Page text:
IPv4 has served the Internet well, but it was always limited in terms of its addressing capability, being able to support only 4 billion addresses. The boom in network and device (both fixed and mobile) growth has pushed the protocol to its limit and we are nearing address exhaustion.
So what happens when IPv4 runs out of space? Essentially it means that networks will lose the ability to grow (there are workarounds, but they are challenging and really only a short term bandage to the problem). IPv6 is designed to replace IPv4.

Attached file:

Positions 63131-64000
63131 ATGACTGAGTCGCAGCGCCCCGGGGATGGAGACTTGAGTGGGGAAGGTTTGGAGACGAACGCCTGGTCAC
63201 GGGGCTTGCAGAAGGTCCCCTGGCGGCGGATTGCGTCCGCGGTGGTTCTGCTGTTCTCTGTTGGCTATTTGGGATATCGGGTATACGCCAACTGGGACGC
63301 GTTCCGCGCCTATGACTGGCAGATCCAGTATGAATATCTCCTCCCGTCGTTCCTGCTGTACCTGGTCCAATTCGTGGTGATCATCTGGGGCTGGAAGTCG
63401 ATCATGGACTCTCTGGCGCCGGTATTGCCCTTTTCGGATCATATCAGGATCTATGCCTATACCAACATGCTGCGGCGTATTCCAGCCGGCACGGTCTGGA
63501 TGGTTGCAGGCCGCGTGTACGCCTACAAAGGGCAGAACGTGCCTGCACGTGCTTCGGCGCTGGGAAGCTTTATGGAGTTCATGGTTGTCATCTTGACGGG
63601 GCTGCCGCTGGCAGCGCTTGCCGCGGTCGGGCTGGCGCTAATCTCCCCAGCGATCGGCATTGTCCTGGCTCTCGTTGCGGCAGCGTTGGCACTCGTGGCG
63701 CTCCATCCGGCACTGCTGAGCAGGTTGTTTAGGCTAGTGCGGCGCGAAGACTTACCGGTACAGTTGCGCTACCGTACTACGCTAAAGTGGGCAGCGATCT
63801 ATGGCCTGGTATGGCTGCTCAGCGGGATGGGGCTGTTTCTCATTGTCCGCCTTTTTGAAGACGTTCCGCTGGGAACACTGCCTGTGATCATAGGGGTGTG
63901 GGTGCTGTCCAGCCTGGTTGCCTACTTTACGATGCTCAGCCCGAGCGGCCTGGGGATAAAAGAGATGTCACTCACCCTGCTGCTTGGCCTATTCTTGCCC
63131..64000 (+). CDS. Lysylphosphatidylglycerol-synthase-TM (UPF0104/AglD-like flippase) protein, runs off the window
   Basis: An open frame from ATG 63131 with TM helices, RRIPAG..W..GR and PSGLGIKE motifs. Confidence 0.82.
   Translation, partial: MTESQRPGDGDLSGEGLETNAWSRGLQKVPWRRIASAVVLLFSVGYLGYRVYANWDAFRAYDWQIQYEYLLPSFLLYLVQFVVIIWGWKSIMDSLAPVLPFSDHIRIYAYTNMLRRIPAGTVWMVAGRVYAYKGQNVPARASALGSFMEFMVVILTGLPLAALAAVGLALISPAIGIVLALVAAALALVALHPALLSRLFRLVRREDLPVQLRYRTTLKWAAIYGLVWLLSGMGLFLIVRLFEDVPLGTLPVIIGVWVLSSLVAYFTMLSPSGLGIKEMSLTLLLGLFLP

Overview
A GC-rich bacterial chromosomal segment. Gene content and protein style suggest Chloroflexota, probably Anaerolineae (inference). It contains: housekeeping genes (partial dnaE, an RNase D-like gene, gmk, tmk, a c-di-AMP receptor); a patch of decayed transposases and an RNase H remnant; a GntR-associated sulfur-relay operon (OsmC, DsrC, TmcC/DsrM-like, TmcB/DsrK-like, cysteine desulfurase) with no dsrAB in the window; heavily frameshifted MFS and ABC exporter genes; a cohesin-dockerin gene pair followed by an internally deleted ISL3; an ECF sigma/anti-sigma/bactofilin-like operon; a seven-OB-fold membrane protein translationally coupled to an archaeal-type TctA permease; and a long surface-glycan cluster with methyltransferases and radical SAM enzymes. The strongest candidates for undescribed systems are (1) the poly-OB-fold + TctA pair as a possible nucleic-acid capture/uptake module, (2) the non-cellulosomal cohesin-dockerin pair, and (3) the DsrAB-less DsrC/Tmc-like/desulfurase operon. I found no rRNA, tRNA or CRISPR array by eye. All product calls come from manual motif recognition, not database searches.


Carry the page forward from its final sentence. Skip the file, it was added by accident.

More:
IPv6 addresses are 128 bits long (e.g. 2607:f0d0:4545:3:200:f8ff:fe21:67cf), compared to the 32 bit IPv4 addresses (e.g. 22.214.171.124). The end result is that IPv6 delivers a much larger address capacity than IPv4, supporting approximately 3.4 x 1038 addresses (or 8.5 x 1028 more addresses than IPv4 - big numbers).
Over a multi-year transition period, both IPv4 and IPv6 will be supported. IPv6 will eventually replace IPv4.
SoftLayer has provided native IPv6 support to our publicly available services since December 2008. SoftLayer does not have to worry about tunneling to carry IPv6 over IPv4 networks, which in turn means that our networks are not limited by the diminishing pool of IPv4 addresses. In addition, our support personnel are IPv6 savvy today.